One of Durrell’s goals is to better connect people with nature, improving their wellbeing and promoting a sense of care and responsibility for our planet. Nature connection is an emerging field of study, and recognised pathways for people to feel connected include “beauty”, “emotion”, “contact”, “compassion” and “meaning”. A walk-through butterfly house could theoretically initiate these pathways. In addition, they wanted to drive zoo visitation for modest capital outlay. A butterfly house, also housing a pair of Galapagos tortoises, was designed and built with a nature connection aim inherent from the outset.
The exhibit is walk-through and incorporates an outside area for native butterflies and other wildlife in addition to the main indoor exhibit for tropical butterflies and tortoises. Signage is minimal but volunteers are available to answer questions and help visitors engage with the animals in the exhibit.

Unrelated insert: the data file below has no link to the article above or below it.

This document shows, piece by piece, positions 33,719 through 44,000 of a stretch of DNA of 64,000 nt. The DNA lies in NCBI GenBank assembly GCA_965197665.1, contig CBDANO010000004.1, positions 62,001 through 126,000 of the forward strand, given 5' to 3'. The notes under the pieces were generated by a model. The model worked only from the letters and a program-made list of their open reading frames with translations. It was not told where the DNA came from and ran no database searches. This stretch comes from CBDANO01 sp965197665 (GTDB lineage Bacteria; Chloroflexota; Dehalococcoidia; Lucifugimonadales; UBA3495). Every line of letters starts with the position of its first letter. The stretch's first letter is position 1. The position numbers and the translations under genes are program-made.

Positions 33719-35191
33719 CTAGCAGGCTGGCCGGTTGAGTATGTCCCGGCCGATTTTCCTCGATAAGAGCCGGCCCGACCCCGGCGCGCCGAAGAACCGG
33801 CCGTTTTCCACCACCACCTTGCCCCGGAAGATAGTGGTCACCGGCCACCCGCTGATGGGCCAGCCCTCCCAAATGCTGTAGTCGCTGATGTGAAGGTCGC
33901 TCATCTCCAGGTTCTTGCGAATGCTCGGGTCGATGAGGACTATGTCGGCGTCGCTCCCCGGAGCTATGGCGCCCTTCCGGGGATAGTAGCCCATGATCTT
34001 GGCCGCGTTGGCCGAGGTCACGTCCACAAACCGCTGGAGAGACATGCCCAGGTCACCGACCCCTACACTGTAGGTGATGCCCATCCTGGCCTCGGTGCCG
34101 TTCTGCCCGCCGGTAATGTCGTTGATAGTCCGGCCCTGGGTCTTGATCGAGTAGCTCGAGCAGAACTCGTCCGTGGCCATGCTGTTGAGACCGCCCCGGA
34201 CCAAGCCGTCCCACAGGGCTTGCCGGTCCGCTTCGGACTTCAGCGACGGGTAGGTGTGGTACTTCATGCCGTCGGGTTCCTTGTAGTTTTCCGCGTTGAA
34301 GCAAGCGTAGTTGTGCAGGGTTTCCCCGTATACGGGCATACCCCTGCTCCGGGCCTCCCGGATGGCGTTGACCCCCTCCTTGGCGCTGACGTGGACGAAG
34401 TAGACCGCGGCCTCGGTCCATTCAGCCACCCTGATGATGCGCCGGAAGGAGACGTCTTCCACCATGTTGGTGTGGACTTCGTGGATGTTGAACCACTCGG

Following the opening of the house to visitors in October 2018 there was a subsequent 93% admission increase against the average of 2015-2017. Retail and café revenue have also increased. Durrell evaluated the nature connection impact of the exhibit by direct observation of dwell time and behaviour, and used questionnaires to investigate visitors’ perceptions and attitudes. Engagement with a volunteer significantly increased dwell time, and visitors’ responses to semantic differential questions were overwhelmingly positive. Additional qualitative data indicated that visitors were primarily accessing the “beauty” and “emotion” pathways to nature connection.